When you start thinking about replacing your oil tank and doing some research into what is permitted under the current regulations and what is not, one of the first words, which is quite likely to be a new one to you is “bunded”. This essentially means that the oil tank is surrounded by a second skin of plastic. In an agricultural setting, bunds are generally used to protect and help collect run off and the principle is very similar.
It can a very onerous job having your oil tank changed and not something that you will want to do too often. Generally, if you have planned to do this for some time you may ask your friends or neighbours if they have had a new tank and if so, who did the work? Were they happy with the job and would they recommend the people that they used? Is the paperwork all in place to confirm that the job is legal? Is the work part of a planned building project and if so, is it something that your builders are prepared to do for you?
Damaged oil tanks can cause a lot of disruption and can be expensive. Whether it is the cost of repairing or replacing the tank, the loss of oil that has leaked out, or the damage that has been caused by the oil leak, costs can add up. It is, therefore, important to know what aspects of your oil tank are covered by your insurance.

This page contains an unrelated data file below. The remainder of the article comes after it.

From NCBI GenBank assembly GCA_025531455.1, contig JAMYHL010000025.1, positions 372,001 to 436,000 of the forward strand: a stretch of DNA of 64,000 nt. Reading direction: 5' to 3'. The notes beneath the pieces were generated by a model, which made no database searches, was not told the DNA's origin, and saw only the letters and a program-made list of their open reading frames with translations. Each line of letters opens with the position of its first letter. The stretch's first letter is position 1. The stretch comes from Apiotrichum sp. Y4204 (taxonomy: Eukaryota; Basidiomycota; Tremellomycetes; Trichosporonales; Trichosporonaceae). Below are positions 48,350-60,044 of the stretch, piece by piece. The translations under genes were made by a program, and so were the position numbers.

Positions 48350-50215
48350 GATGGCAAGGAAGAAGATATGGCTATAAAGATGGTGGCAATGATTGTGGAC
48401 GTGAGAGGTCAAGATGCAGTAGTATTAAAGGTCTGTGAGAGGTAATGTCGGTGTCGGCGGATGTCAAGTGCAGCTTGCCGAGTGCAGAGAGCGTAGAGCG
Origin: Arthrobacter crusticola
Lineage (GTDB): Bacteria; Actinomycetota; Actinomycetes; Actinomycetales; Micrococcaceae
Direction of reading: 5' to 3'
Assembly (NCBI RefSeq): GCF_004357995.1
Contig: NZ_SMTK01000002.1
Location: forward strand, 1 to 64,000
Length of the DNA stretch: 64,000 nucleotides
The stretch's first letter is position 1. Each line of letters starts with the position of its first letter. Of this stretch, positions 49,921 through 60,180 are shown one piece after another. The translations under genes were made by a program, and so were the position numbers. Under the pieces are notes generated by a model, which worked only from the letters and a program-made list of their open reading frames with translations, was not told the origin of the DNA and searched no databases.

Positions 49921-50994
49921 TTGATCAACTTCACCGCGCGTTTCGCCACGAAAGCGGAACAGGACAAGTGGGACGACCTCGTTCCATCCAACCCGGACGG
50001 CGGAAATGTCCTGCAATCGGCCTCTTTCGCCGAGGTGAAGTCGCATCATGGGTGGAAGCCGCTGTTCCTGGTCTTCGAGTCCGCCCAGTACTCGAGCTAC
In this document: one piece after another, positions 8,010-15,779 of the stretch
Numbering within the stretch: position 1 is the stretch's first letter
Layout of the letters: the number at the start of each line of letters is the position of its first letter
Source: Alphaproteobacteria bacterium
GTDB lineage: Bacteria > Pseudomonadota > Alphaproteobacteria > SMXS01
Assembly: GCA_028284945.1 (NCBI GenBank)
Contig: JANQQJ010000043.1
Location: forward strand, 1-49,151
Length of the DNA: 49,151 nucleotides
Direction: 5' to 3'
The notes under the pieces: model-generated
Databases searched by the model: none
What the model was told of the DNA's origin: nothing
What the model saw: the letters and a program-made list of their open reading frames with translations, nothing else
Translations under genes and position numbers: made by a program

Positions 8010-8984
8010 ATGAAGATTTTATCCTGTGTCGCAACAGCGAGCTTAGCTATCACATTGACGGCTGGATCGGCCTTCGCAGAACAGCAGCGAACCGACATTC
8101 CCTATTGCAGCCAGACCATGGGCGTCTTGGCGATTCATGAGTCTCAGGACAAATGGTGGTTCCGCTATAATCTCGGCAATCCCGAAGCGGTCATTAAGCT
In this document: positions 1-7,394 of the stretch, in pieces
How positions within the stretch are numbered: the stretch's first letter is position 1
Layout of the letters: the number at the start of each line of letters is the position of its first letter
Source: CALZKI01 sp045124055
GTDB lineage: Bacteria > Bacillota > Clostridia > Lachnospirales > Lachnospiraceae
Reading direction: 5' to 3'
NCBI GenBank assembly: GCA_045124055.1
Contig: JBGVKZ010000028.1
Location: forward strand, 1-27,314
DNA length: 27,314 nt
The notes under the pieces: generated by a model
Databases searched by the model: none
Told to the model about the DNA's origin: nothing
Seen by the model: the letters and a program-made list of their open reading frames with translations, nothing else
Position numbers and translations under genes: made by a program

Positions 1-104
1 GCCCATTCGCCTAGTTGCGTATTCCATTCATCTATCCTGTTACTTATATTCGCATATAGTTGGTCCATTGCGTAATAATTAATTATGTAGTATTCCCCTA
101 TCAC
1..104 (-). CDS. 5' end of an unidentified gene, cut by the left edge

Harlequin is a market leader in bunded oil tank manufacturing. It is a company that is well-known for its innovation in bunded oils tanks, exporting its tanks around the world, and providing high-quality liquid storage solutions to a wide range of different customers.
When a property is off the mains gas network some properties need to have an oil tank to store the oil that is needed to provide fuel to feed the central heating boiler. If you have an oil tank on your property, it is important that the oil is kept safe, reducing the risk of fire, and ensuring that it complies with planning regulations. Safe storage can also be an insurance requirement.